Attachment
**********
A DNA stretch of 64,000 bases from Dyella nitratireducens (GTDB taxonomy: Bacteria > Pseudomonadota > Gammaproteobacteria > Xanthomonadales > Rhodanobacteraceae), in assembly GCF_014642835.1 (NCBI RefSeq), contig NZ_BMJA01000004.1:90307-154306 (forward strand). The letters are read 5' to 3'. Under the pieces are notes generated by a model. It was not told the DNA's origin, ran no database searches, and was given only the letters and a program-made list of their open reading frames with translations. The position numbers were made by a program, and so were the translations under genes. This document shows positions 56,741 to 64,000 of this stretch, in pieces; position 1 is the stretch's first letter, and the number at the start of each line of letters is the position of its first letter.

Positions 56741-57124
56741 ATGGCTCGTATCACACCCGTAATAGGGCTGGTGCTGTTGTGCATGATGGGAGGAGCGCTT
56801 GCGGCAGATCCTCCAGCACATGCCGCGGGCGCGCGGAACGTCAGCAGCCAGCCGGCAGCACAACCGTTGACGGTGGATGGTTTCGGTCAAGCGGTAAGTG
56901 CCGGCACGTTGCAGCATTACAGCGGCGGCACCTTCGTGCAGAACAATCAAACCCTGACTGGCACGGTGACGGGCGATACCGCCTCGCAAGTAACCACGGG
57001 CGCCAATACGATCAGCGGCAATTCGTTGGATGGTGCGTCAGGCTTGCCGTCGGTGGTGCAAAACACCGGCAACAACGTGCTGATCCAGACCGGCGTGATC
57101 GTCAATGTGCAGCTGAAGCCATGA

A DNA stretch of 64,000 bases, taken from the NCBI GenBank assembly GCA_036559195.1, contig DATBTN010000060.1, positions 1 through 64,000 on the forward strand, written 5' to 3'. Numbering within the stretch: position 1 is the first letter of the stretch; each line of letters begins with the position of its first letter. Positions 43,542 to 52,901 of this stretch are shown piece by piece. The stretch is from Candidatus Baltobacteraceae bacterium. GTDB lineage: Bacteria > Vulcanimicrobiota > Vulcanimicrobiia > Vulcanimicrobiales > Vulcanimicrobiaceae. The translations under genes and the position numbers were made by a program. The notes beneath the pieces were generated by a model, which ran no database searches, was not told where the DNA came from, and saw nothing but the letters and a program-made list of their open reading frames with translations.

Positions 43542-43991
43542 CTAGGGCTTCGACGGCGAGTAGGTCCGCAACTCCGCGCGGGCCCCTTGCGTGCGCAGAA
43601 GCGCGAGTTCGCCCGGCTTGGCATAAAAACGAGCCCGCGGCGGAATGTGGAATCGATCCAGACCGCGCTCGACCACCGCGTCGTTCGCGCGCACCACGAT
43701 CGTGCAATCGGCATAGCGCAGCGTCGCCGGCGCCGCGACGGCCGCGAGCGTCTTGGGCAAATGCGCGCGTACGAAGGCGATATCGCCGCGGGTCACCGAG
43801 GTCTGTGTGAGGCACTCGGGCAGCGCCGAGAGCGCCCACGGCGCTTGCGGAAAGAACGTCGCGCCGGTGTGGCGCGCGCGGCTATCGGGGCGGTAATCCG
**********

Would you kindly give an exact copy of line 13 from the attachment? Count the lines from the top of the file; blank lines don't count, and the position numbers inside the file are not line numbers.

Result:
43801 GTCTGTGTGAGGCACTCGGGCAGCGCCGAGAGCGCCCACGGCGCTTGCGGAAAGAACGTCGCGCCGGTGTGGCGCGCGCGGCTATCGGGGCGGTAATCCG